“I wasn’t that happy when I first found out that I was going to be going to BTW,” he said. “I grew up here, I went to Vance Middle, but when I got there I found out that there was a lot more going on than people believe. People look down on us, but the president coming here proves that we are nothing to play with.”

It would help, he said, if there were more after-school activities to cut down on candidates for gang recruitment. “Give us something positive to do.”

Ninth-grade honor roll student Brianna Stewart came ambling across the street wearing a huge smile, pink T-shirt and BTW green jogging shorts. (Not sagging by the way.) A student-athlete, she said the success of the Class of 2011 would be reflected in her pursuit of own goals – cosmetology and gaining scholarships in track and basketball.

“I had just recently gotten into some trouble, but this event gave me a mindset to focus more. It reminded me that focusing on these boys and stuff isn’t going to get me anywhere,” she said.

“I’m just trying to focus on my schoolwork and reaching my goals so I can do good in life and get out of Memphis.”

Driving up after retrieving six-year old Gus, and 10-year-old Skye from Bethel Grove Elementary, Dennis Thomas said BTW reflects the family life people don’t see enough of when they think of the Foote Homes, but then he said, “this is the quiet side, there’s a war on the other side.”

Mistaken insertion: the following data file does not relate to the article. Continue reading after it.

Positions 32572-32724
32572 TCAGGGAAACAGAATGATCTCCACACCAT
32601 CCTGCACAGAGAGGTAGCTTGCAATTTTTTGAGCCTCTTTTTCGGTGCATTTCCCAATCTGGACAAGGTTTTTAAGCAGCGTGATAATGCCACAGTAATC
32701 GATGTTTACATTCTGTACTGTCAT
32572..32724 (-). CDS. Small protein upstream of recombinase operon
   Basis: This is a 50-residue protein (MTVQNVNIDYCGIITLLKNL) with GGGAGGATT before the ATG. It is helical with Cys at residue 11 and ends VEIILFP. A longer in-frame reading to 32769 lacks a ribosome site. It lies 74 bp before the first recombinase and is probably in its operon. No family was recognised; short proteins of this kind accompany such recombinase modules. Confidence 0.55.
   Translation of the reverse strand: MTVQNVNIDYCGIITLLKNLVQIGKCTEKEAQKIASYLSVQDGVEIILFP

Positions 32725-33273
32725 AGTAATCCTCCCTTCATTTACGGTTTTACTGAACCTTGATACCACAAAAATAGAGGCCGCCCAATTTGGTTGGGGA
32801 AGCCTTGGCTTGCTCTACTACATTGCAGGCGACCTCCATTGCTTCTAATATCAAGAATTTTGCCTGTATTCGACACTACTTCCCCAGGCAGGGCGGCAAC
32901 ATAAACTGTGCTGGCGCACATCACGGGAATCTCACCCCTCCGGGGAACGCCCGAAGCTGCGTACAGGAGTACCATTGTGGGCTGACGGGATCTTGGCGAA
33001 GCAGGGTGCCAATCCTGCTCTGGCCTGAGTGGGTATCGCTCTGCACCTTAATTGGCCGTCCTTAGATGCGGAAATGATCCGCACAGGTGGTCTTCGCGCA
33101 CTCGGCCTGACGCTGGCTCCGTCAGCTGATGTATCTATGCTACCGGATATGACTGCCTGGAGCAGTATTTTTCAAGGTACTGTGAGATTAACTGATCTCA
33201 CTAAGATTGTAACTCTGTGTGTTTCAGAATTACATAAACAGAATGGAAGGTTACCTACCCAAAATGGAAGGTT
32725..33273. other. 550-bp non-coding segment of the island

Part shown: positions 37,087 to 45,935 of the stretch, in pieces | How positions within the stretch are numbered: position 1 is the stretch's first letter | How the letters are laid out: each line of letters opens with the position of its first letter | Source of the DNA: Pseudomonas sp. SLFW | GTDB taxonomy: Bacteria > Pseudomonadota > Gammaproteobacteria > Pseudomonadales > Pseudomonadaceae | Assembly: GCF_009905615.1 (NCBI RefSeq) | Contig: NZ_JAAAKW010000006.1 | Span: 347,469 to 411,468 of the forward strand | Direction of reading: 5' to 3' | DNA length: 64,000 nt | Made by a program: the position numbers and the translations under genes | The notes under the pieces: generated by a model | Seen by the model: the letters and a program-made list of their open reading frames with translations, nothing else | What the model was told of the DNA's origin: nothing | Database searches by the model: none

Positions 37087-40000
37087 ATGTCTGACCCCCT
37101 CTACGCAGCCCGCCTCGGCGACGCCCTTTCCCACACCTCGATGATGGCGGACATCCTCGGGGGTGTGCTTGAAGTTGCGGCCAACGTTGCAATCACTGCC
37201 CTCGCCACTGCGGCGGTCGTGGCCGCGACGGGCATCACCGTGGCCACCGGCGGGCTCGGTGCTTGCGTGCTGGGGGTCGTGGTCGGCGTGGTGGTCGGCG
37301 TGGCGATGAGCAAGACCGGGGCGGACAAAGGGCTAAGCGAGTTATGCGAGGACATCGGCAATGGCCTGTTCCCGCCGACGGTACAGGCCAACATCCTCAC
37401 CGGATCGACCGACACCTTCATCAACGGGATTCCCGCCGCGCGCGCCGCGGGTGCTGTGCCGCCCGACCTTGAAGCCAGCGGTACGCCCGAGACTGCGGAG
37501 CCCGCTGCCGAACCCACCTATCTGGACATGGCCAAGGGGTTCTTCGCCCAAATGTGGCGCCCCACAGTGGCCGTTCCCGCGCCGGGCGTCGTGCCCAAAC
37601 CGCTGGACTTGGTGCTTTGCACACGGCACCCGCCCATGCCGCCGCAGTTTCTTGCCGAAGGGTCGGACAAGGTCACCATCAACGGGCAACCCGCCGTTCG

Less than five minutes from BTW await a community support crew eager to create tangible action. At Mustard Seed, Inc., a community computer resource center next door to the famed Corner Club gathering spot, retiring director Betty Fitzgerald said traffic at the centered had slowed of late, but the president’s visit perked her up too.

“Oh, you could feel it everywhere,” she said. “And I hope it will get more people to understand that we are here for them, to connect them in any way they need, and it’s all free. They can do job searches, receive help with resumes, send faxes, whatever they need. We’re right here, but they have got to come through the door.”

Incoming-director William Salley teaches adult computer classes and like Fitzgerald is a member of First Baptist Church-Lauderdale, the center’s sponsor.

“We had a young man who came in crying, saying that the graduation had motivated him to doing better and getting out of this neighborhood. So how do you keep that initiative going? I think there has to be relevance for people,” he said.

“Young people have to see the benefit of education, and in today’s world they have to see it quickly, and that’s what the event did. Now I hope that the example they set will inspire more adults to moving forward. We’re here ready to help them.”

In a direct line across Porter Street, staff outside the Martin Luther King Jr. Student Transition Academy sat watch over the last trickle of students leaving for the day. Part of the Memphis City Schools since 2008, the academy is the state’s only transition school designed to take students from the law-breaking path to reentering the regular school system.

One hundred percent of the class completed their training this year. Operating on a year-round, revolving schedule, the hope here is that BTW’s example will help a basic truth take root: You can’t race to the top if you keep fouling out of the game.